"As we evaluated the loan guarantee, the additional time and expense beyond what we have already invested, for the negotiation process without any indication of the outcome of the loan guarantee after the negotiations were completed made it difficult to move forward," Sanderson said.
The Trump administration said it was protecting U.S. manufacturing jobs in the solar industry when it announced last month a tariff on solar panels. That tariff, however, has little impact on 1366 since it doesn't make panels, just the wafers that go into panels, and its primary market for wafers is outside the United States. If anything, it could have faced retaliatory tariffs from China on any wafers it shipped to that country.
Sanderson said the company will not yet to disclose the location of its proposed first factory.
The company is eager to get its advanced and innovated solar wafer manufacturing process into full production. The solar energy market is moving fast and 1366 wants to participate in that growth.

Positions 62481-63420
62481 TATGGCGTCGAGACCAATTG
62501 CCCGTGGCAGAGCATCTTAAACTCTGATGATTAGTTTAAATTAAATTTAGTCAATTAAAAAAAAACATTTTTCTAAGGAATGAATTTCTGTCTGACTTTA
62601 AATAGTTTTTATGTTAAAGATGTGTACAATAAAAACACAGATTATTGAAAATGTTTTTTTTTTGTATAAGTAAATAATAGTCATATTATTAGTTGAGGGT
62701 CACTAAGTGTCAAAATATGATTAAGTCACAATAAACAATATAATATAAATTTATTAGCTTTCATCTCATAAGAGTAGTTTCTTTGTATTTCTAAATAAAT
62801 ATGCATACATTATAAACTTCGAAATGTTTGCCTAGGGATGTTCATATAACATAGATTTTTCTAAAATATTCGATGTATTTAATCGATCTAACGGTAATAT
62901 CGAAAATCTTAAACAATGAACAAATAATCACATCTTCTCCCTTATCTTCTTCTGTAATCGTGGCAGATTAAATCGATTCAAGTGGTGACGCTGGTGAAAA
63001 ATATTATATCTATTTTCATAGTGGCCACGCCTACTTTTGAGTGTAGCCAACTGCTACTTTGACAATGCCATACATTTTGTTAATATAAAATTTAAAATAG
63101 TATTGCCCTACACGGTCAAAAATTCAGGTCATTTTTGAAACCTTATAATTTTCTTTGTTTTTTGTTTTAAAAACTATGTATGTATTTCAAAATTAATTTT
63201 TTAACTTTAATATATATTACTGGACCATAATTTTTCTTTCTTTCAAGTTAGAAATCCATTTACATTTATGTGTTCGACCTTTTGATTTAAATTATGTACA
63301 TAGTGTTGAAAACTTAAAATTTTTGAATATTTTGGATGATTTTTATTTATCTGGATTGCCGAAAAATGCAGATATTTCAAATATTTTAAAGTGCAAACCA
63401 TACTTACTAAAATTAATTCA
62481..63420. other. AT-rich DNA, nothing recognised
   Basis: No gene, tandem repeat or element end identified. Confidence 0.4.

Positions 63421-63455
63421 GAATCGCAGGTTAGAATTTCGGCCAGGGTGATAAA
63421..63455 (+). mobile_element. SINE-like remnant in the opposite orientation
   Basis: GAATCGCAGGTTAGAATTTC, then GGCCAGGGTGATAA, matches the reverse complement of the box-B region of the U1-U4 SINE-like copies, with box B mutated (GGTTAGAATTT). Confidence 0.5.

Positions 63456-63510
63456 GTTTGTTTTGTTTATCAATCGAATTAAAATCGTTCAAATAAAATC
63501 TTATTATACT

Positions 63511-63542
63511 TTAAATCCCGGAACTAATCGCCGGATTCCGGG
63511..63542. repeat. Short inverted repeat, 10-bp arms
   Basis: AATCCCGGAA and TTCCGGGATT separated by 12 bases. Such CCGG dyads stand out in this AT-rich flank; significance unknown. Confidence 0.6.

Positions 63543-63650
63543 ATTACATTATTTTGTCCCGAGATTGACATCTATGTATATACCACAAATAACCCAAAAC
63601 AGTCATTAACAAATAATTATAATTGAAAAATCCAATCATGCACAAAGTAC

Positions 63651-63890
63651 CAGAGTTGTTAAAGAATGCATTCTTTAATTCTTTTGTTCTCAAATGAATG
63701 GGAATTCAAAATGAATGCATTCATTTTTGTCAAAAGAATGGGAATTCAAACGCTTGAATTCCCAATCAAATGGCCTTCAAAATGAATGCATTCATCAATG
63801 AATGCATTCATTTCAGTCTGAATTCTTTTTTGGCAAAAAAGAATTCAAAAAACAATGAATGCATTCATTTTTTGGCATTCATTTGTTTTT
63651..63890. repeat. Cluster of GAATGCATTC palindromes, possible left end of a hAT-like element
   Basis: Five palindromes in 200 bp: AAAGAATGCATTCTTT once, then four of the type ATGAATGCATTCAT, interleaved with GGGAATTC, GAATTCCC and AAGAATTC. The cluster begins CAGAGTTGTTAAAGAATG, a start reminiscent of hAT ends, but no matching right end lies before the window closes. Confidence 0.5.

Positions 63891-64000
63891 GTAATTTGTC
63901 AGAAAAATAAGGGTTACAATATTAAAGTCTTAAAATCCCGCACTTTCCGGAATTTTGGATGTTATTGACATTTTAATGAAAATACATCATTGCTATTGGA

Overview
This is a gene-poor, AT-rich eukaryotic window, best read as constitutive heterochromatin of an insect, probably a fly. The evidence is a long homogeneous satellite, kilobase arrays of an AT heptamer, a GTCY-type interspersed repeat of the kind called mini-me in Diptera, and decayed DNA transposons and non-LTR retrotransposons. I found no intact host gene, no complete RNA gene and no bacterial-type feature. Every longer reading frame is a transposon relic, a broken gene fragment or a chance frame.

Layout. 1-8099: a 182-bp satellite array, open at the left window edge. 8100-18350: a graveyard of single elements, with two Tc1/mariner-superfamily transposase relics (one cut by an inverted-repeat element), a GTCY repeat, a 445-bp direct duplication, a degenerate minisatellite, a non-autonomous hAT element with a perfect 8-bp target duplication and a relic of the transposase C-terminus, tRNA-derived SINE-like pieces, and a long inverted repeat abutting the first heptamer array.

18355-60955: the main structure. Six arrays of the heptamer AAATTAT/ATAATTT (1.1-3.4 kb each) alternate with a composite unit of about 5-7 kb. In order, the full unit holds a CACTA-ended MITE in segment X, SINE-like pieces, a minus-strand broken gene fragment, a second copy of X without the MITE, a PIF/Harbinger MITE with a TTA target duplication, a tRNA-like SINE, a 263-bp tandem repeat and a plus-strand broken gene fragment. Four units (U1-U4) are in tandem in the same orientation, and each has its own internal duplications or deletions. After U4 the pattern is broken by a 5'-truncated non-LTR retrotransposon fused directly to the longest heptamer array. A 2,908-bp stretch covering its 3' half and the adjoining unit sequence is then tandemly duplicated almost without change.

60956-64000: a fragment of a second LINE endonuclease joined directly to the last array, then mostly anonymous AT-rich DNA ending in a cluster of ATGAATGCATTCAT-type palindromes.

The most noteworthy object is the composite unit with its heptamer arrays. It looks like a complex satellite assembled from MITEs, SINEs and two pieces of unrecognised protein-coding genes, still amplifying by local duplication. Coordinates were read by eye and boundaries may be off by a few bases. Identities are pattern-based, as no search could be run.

"It was difficult to make this decision and put the U.S. factory on the back burner but we were eager to get into production," Sanderson said. "The wafer is now the focus of the industry. It is the one thing that hasn't yet had the cost stripped from it."
For more than four decades, solar wafers have been made by grinding and polishing silicon wafers. The proprietary 1366 process involves pouring molten silicon into glass-like sheets, which allows for thinner, more efficient solar wafers, that are less expensive to make and produce no significant waste.
The MIT-incubated company selected 1366 for its first factory, in part, because it could be powered by renewable energy, the power generated by Niagara Falls.
Sanderson said now that its wafer is in production, the 1366 wafer is being validated in the market.
"In customer trials, on actual production lines, we have seen fantastic results with an average of 20.3 percent efficiency on production lines," Sanderson said.
Throughout a conversation with The Batavian this afternoon, Sanderson said repeatedly that 1366 still intended to build a factory in the United States and when that day comes, GCEDC will receive the first call. She praised the efforts of the GCEDC staff as well as Empire State Development and said this decision was in no way a result of anything GCEDC or ESD failed to do.